risottoStaff from Toronto fine food grocer Pusateri’s was preparing chicken and spinach risotto. While I rarely order risotto in a restaurant and only occasionally make it at home, I have a soft spot for it as an Italian comfort food, so I was happy to see it being prepared fresh for diners at the Viva Italia! Cucina gala.

Zucca Trattoria TorontoChef Andrew Milne-Allan of popular Toronto restaurant Zucca Trattoria prepared a canape of farro, cooked risotto-style and mixed with shrimp, lemon, celery and onion, and served on an endive leaf. The endive is a great vessel for serving something like this, as it’s strong enough to hold the food well while also adding a nice hit of bitter to the dish. And it was nice to see farro being used, as it’s a grain I’m still not very familiar with but have really enjoyed the few times I’ve eaten it.

Peroni cheese and beer

While the food was great, Jenny and I really enjoyed the chance to interact with many of the chefs and food representatives on hand, to discover new ideas and stories. Representatives from Peroni, one of Italy’s most popular beers, were there to educate attendees about how well their beer pairs with one of Italy’s most popular cheeses, asiago. While the idea of pairing cheese and beer isn’t necessarily new – a dark Belgian ale is a great match for cheese fondue, for instance – consumption of beer is still low in Italy and it’s not a common pairing for cheese in the cuisine.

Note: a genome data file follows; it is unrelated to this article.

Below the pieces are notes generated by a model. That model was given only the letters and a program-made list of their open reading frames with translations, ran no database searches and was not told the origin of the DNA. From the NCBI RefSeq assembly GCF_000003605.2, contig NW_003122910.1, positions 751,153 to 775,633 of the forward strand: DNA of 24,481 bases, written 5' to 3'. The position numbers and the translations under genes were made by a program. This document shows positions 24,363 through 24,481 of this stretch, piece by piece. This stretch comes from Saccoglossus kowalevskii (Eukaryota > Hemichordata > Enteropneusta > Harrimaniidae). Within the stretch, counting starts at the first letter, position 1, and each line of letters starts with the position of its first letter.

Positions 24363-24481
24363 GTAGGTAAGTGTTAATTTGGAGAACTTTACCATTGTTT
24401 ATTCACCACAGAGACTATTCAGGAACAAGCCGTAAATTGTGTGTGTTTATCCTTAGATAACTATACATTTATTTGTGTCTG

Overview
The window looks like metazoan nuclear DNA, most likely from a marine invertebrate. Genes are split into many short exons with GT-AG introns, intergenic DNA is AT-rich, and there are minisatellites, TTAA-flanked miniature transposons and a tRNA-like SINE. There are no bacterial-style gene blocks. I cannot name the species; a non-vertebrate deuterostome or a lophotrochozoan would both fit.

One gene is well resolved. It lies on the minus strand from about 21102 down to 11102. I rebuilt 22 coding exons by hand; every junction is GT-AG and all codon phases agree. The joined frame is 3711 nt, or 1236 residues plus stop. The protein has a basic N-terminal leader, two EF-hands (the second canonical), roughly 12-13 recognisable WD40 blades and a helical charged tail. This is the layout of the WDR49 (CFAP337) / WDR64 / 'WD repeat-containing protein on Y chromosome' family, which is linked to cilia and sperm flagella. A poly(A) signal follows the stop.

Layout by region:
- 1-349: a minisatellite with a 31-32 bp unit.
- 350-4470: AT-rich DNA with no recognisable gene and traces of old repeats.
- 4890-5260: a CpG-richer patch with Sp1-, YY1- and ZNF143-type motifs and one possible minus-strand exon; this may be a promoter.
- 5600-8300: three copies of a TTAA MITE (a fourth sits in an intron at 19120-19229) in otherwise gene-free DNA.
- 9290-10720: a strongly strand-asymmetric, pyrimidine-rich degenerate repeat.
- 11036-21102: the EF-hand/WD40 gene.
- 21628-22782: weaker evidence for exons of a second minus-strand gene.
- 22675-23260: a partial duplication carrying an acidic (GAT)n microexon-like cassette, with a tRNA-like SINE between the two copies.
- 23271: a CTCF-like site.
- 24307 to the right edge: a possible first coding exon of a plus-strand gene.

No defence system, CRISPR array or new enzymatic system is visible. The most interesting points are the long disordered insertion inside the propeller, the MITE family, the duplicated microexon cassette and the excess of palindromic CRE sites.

As we tasted, the Peroni reps explained that beer and cheese naturally complement one another, as the cows that produce the milk used in the cheese consume some of the same grains used in the production of the beer. The Peroni was definitely a great match with the sharp asiago, as both have an inherent creamy mouth feel, and the sweet hoppy taste of the beer helps to mellow out the cheese’s strong bite.

Torito pasta

We also really loved chatting with chef Luis Valenzuela of Torito Tapas Bar. While both the restaurant and the chef are Spanish, it was Valenzuela who made one of the best Italian dishes of the night. He blanched homemade tagliatelle noodles in water for one minute, then placed the noodles in a mold along with chunks of braised wild boar guanciale and amatriciana (spicy tomato) sauce. The molds were placed in the oven to cook, so that the end result was a sort of cross between a plate of pasta and a layered lasagna. Chef Valenzuela topped each dish with a disc of deliciously salty, thinly sliced Pingue’s pancetta. He was also serving a dish of raw spaghetti squash and thinly julienned zucchini tossed with a peanut and almond sauce that tasted very Spanish inspired.